A first step toward budget process reform
The problems with budgeting in the United States are so well-established that one might say the dysfunction has become a feature, not a bug. Legislators do not budget according to any rules — at least not since the mid-1990s.
The way the current process is supposed to work – budget, then authorize then appropriate – was established in the 1974 Budget Act, legislation that arose out of a standoff between President Nixon and Congress over the former’s overuse of impoundment power to withhold funds. While the Act’s changes promoted some fiscal responsibility in the years immediately following its passage, the deliberative process imagined by its authors has come to fruition only four times since it became law.
Instead, Congress has replaced an overbearing president with overbearing dysfunction in which leadership hammers out must-pass packages and presents them to Congress at the last minute with an impossible choice: Vote to approve or vote to shut down the government.
It is little secret what happens in most cases. The latest budget agreement, a big-spending, wasteful bonanza that met nearly universal opposition, still passed with support from politicians who have promised countless times to do better (Mike Enzi, chairman of the Senate Budget Committee, notably voted Nay). If fiscal hawks cannot even defeat wasteful boondoggles under these conditions, the idea of accomplishing desperately needed spending reform is a vanishing hope indeed.
Last year, Congress created the Joint Select Committee on Budget and Appropriations Process Reform but was not able to come together and pass even the modest set of reforms it agreed upon. A casual observer would be forgiven for assuming budget process reform had died. But this year the Senate Budget Committee has other plans. Heading into August recess, Chairman Enzi (R-WY) dropped a substantial discussion draft of ideas for another round of process reform. And there’s a lot to like.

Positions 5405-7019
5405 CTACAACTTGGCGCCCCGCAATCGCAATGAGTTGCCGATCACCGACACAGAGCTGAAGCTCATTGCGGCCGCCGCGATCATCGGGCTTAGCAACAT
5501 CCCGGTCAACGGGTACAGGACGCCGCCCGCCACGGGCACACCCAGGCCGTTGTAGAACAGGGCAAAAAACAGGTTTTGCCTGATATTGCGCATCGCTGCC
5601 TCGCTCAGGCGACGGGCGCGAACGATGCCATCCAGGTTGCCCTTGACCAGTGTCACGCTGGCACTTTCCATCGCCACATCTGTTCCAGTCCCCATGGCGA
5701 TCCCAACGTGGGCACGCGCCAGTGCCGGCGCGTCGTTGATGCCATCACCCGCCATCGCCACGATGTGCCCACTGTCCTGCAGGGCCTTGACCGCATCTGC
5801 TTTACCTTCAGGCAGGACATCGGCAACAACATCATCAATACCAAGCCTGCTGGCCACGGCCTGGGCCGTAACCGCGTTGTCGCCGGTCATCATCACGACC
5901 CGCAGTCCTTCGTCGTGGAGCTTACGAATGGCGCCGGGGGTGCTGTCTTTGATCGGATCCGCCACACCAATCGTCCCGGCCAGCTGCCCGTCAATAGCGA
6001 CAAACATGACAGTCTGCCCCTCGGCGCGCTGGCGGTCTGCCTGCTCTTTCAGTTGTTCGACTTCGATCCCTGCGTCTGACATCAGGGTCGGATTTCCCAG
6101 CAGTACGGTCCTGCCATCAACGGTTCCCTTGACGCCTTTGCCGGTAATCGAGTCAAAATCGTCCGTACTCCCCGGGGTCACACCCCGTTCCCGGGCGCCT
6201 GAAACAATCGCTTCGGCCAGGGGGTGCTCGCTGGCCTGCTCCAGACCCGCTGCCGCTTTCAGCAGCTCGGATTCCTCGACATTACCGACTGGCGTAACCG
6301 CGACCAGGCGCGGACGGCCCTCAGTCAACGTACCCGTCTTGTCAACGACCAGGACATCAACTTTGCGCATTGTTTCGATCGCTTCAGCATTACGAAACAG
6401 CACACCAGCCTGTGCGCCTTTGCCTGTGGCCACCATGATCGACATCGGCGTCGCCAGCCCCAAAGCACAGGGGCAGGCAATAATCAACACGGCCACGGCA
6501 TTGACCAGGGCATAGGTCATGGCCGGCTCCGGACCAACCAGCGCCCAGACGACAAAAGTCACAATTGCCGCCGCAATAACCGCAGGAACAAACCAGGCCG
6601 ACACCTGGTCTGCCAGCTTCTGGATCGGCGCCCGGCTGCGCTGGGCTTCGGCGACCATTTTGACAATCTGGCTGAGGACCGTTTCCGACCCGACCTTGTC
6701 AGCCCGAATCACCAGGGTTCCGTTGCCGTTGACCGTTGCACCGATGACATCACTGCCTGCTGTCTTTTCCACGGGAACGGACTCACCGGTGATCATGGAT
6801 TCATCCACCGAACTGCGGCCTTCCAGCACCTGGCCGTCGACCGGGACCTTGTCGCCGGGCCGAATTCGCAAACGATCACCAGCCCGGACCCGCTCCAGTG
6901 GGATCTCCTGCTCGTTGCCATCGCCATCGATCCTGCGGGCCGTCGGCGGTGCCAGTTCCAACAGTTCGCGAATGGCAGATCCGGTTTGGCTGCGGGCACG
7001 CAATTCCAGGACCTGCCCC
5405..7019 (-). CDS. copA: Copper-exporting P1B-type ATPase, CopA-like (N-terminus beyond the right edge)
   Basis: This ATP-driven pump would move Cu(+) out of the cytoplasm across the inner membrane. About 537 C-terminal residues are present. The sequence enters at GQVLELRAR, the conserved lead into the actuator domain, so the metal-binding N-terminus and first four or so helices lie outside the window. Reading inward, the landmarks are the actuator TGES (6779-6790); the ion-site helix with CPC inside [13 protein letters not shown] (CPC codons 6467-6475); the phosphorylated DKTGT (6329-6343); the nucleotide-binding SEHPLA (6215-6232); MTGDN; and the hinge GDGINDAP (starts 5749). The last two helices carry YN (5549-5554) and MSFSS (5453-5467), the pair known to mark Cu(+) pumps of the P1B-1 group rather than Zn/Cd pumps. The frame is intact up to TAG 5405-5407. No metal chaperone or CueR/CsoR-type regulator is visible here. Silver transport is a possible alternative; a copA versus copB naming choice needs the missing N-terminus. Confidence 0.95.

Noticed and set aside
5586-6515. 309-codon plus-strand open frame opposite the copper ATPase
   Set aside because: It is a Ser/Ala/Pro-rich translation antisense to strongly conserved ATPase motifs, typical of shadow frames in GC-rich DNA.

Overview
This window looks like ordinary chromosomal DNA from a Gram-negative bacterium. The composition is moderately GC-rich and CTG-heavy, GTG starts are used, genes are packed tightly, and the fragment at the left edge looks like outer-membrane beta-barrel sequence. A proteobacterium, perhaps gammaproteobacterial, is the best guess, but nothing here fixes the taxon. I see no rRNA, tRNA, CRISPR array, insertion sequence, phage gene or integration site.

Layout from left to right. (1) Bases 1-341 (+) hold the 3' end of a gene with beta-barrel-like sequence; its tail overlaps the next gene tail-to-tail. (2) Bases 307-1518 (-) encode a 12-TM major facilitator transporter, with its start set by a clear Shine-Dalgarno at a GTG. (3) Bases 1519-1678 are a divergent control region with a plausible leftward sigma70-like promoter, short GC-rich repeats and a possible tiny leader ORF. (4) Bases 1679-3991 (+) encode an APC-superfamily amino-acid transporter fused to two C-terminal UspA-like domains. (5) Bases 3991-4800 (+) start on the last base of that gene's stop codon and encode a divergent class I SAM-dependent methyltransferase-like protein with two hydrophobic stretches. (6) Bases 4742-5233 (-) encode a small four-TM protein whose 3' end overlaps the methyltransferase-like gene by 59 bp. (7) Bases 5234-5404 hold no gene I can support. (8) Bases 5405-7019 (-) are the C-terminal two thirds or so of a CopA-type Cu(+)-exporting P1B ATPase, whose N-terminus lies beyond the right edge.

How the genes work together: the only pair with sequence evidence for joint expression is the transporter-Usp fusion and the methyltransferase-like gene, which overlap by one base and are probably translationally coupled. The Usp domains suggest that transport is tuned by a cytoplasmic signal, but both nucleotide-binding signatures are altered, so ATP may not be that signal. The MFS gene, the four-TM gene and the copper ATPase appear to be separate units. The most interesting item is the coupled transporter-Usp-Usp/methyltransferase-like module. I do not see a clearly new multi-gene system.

For one, the framework would strengthen the budget resolution, which currently functions too much like a toothless messaging document instead of a real plan. Under Enzi’s framework, the resolution would automatically establish a deficit-GDP target and a deficit-reducing reconciliation bill, among other changes. For another, it would improve the way in which the Congressional Budget Office measures the budgetary impact of legislation and sets its baseline, giving citizens and legislators alike a more realistic view of long-term spending implications. It also aims to increase the meaningful involvement of legislative committees.
Of course, there are a few notes of caution, such as with the proposed establishment of a biennial (or two-year) budgeting cycle. I and others have previously expressed concern that such an arrangement could simply make it easier for profligate politicians to spend more if it is not paired with structural spending restraint, but other changes proposed in the chairman’s plan perhaps accomplish this goal.
As it stands, Enzi’s plan is still in its very earliest stages. Once Congress returns from recess, the real work will begin to see whether progress on this often un-sexiest of issues can be made, and whether things will go in the right direction. With a divided Congress and shrinking cadre of fiscal hawks, this promises to be no easy task.
But now more than ever, it is critical that lawmakers stop kicking the can down the road and take their responsibility to budget seriously. With bills coming due and major programs facing insolvency within our lifetimes, there is no excuse for continuing to pass enormous, last-minute packages that keep the government chugging along full-speed-ahead to fiscal ruin.
With the discretionary spending caps put in place by the Budget Control Act coming to an end in just two years, many current members have never served in an environment without even that modest constraint.
What comes next? Only time will tell, but Enzi’s plan promises first steps toward putting the brakes on the current runaway budgetary train. Fiscal conservatives from all camps should be pleased to see progress on this critical task.
By: JONATHAN BYDLAK
Source: The Hill
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